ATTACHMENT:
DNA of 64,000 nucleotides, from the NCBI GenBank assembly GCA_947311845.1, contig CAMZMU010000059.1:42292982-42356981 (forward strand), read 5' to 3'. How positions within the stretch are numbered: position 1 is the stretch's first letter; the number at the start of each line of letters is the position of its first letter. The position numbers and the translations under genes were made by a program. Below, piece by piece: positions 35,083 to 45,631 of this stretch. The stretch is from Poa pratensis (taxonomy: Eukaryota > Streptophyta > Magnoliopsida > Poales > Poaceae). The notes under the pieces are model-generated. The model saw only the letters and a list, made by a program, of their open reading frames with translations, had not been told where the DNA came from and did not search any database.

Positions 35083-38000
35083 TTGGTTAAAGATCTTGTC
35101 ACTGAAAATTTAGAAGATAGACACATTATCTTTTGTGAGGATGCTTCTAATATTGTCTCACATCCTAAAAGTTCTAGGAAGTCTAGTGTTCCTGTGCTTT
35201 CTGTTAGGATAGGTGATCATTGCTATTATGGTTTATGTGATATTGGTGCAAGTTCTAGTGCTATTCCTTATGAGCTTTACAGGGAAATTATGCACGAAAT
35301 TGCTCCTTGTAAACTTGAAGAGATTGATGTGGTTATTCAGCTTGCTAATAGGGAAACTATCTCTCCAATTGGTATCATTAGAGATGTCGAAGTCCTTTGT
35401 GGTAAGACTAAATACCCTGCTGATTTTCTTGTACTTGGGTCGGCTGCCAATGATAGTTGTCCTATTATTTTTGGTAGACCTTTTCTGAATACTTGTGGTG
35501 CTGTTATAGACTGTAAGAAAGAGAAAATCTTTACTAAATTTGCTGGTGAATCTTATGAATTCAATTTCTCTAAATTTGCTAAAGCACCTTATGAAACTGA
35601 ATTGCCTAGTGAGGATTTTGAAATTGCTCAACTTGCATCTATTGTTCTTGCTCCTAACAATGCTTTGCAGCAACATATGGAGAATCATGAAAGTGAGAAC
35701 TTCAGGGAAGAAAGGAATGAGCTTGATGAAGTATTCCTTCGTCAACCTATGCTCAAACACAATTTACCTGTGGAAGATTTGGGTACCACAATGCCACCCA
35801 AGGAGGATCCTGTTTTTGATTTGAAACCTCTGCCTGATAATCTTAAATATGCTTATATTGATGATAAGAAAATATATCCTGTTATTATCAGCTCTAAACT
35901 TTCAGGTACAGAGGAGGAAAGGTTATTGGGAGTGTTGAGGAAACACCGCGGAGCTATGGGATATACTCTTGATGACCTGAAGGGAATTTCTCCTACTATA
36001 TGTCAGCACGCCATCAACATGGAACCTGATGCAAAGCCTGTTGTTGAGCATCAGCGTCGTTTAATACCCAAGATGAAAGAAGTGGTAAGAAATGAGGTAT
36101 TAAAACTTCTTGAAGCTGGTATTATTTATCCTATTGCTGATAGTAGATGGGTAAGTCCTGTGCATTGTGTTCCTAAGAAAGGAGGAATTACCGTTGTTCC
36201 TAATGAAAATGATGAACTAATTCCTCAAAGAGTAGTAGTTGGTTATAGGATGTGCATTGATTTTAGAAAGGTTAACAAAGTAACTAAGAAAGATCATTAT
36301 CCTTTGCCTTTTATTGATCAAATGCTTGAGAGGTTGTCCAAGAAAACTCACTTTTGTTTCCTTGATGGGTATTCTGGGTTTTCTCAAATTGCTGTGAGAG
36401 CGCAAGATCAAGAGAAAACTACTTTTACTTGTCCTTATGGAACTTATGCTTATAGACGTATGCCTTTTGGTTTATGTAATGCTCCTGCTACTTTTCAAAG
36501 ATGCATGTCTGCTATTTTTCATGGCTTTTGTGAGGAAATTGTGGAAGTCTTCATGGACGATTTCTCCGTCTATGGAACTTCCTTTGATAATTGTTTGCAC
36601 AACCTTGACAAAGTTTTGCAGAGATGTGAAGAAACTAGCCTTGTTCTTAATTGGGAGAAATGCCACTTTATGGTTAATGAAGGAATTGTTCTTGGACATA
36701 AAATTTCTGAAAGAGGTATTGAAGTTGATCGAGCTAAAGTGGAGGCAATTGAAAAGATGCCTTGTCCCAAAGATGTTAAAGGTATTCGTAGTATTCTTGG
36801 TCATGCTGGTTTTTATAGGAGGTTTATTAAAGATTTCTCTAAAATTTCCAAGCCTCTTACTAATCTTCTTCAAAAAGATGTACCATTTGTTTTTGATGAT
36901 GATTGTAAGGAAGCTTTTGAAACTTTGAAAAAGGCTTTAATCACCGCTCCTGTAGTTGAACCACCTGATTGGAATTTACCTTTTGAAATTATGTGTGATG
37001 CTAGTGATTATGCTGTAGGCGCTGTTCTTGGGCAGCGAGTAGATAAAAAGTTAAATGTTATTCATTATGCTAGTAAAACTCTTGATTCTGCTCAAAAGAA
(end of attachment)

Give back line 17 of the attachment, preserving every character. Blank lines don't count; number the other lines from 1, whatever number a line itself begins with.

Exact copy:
36401 CGCAAGATCAAGAGAAAACTACTTTTACTTGTCCTTATGGAACTTATGCTTATAGACGTATGCCTTTTGGTTTATGTAATGCTCCTGCTACTTTTCAAAG